A User's Guide
- Available for pre-order. Item will ship after November 30, 2021
In the middle of the 18th century, a new fad found its way into the gardens of England's well-to-do: building fake Gothic ruins. Newly constructed castle towers and walls looked like they were already falling apart, even on the first day of their creation. Made of stone, plaster, or even canvas, these "sham ruins" are often considered an embarrassing blip in English architectural history. However, Sham Ruins: A User's Guide expands the specific example of the sham ruin into a general principle to examine the way purposely broken objects can be used both to uncover old truths and invent new ones. Along with architecture, work by Ivan Vladislavić, Tom Stoppard, Alain Mabanckou, Aleksei Fedorchenko, Michael Haneke, and Sturtevant is used to develop this thesis, as well as artifacts such as pre-torn jeans, fake histories, and broken screen apps. Using these examples, one of the key questions the book raises is: What is it that sham ruins ruin? In other words, if real ruins are ruins of what they actually are, then sham ruins should be considered ruins of what they are not. Thus sham ruins are about imposing new meaning where such meaning does not and should not exist. They also can show how things we think are functioning well are actually already broken. Sham ruins do this, and much more, by being lies, ruses, and embarrassments. This is what gives them the power with which we can think about objects in new, unintended ways.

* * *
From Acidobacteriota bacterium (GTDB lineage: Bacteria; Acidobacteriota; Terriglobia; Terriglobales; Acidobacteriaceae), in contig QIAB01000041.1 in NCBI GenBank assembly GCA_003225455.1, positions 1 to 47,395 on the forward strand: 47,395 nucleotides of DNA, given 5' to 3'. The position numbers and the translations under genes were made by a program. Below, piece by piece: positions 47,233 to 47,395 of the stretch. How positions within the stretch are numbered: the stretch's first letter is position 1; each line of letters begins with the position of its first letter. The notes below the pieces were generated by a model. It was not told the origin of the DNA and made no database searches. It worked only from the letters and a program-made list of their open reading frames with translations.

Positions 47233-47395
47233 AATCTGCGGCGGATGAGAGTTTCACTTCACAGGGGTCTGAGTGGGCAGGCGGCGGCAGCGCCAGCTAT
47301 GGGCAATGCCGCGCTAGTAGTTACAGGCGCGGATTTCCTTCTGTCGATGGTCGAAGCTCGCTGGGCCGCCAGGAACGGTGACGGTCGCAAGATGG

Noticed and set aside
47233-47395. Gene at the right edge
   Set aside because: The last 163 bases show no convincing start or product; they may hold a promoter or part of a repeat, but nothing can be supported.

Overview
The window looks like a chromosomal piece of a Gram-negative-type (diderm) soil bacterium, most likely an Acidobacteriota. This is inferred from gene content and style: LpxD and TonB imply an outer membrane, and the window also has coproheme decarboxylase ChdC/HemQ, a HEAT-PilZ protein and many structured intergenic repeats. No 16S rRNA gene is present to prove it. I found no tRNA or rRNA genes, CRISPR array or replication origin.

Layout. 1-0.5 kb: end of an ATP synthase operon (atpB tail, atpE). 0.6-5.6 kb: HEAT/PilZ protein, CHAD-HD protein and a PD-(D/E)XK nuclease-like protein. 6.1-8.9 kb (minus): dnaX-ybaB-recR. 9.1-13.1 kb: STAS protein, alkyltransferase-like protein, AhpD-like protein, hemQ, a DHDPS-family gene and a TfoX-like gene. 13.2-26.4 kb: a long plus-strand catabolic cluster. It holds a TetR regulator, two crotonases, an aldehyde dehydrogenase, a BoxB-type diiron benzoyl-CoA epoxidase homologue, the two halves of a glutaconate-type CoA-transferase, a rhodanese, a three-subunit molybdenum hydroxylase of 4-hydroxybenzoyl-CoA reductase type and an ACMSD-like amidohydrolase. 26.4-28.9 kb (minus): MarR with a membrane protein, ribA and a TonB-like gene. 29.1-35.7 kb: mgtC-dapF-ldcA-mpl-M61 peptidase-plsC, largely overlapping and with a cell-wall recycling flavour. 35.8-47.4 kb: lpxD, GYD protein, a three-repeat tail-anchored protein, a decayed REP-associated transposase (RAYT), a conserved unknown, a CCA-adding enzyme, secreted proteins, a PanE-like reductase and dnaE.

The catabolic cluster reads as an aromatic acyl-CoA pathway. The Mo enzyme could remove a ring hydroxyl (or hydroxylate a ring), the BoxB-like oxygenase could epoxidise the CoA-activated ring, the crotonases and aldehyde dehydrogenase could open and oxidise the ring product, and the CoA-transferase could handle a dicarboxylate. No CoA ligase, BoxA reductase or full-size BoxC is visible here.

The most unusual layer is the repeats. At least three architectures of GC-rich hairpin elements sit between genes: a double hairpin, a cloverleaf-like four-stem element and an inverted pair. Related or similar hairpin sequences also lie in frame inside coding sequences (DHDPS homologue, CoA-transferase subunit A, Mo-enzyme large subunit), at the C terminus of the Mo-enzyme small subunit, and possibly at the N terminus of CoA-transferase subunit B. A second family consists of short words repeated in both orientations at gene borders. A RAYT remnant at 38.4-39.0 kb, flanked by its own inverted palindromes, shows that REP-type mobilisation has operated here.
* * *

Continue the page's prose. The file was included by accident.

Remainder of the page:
Table of Contents
Chapter 1: Not Just Ruins
Chapter 2: The Potential of the Past
Chapter 3: Total Replication
Chapter 4: Ruins on Fire
Brian Willems is associate professor of literature and film theory at the University of Split, Croatia. He is most recently the author of Speculative Realism and Science Fiction (2017) and Shooting the Moon (2015). He has curated exhibitions of new media art in Croatia and Slovenia and is the author of the novella Henry, Henry (2017).